I like periods of wellness. It’s….nice. It’s nice not to be plotting my own demise at every spare moment, it’s nice not to be curled up in a ball crying because I just can’t cope, it’s nice when there are things and activities I want to participate in and it’s nice when misery is not all that’s crowding my mind. It’s easier to want to be well when things are already pretty okay. It’s then not so hard to imagine what it may be like. In contrast, when things aren’t so great, it’s hard to see a way out, and harder to let go of mental illness. It starts to feel like a part of who you are, a part of who you always will be.

I feel less of a need to blog when I’m not consumed by sadness and also less of a need to read other people’s blogs. The opposite is true when I’m not so well. I feel drawn to reading about mental health issues, desperate to know I’m not alone. While it does serve that purpose, I suspect it can also become a perpetuating cycle where it isn’t exactly doing my mood any favours. And even when I am quite well, it can still be a danger.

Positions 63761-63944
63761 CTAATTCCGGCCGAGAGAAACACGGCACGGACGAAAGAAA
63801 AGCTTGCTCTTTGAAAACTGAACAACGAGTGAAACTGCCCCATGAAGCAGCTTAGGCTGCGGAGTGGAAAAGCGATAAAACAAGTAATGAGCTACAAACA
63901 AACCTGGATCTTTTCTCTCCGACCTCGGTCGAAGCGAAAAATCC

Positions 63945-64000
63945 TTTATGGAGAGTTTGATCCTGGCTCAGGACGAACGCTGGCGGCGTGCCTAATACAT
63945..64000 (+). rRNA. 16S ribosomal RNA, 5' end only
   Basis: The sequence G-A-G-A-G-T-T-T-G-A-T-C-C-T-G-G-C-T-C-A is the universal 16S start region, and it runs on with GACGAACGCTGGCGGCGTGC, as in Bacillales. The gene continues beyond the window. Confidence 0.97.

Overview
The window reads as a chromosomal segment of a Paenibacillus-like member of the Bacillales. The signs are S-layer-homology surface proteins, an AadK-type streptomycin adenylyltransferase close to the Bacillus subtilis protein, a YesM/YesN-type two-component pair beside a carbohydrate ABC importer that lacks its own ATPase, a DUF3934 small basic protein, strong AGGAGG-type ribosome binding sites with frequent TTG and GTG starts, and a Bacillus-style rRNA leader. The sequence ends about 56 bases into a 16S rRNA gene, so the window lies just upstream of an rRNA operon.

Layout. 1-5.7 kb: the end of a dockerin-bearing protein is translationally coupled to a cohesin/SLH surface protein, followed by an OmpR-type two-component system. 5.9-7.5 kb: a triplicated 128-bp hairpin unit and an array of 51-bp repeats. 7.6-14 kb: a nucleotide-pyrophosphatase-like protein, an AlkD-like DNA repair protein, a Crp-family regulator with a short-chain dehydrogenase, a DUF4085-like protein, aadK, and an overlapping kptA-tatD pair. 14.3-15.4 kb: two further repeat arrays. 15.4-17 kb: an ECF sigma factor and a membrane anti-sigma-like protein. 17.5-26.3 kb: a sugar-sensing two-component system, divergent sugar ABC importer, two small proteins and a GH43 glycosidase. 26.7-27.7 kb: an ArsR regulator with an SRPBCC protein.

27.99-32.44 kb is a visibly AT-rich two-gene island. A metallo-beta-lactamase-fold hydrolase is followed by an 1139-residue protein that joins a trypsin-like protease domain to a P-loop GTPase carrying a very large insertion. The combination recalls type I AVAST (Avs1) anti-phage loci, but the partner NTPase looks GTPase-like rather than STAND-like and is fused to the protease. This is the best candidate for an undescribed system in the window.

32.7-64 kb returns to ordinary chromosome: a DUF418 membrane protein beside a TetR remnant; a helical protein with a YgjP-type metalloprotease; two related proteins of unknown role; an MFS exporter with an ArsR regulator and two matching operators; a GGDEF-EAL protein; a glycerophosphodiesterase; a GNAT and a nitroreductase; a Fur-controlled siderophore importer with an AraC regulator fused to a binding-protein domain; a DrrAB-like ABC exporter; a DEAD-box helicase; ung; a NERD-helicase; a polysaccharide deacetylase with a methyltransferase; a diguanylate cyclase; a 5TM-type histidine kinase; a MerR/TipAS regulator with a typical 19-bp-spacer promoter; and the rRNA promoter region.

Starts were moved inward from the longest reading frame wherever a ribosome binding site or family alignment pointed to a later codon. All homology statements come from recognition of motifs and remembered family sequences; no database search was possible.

Needing to prove how awful I feel is something I struggle with, and wanting to compete for who’s the sickest is something I feel compelled to do. It can then become quite triggering for me when I read or hear about how unwell someone is. When someone is in hospital. When someone’s attempted suicide. When someone’s lost X amount of weight and now has a BMI of an average 12 year old. When someone has friends, family, partners, relatives, professionals all worried about them. When someone’s self harmed to the point of needing stitches. I found out through Facebook my room mate when I was inpatient at H Clinic almost exactly a year ago is currently back in hospital for her eating disorder. And even though I really don’t like H Clinic, it’s still somewhat triggering to read about it all on Facebook.

Knowing this, sometimes it can be good to take a step back from it all. Participate in other aspects of my life- aspects which don’t involve being sick with mental health issues.

Upcoming Pdoc appt and Mentalism & Driving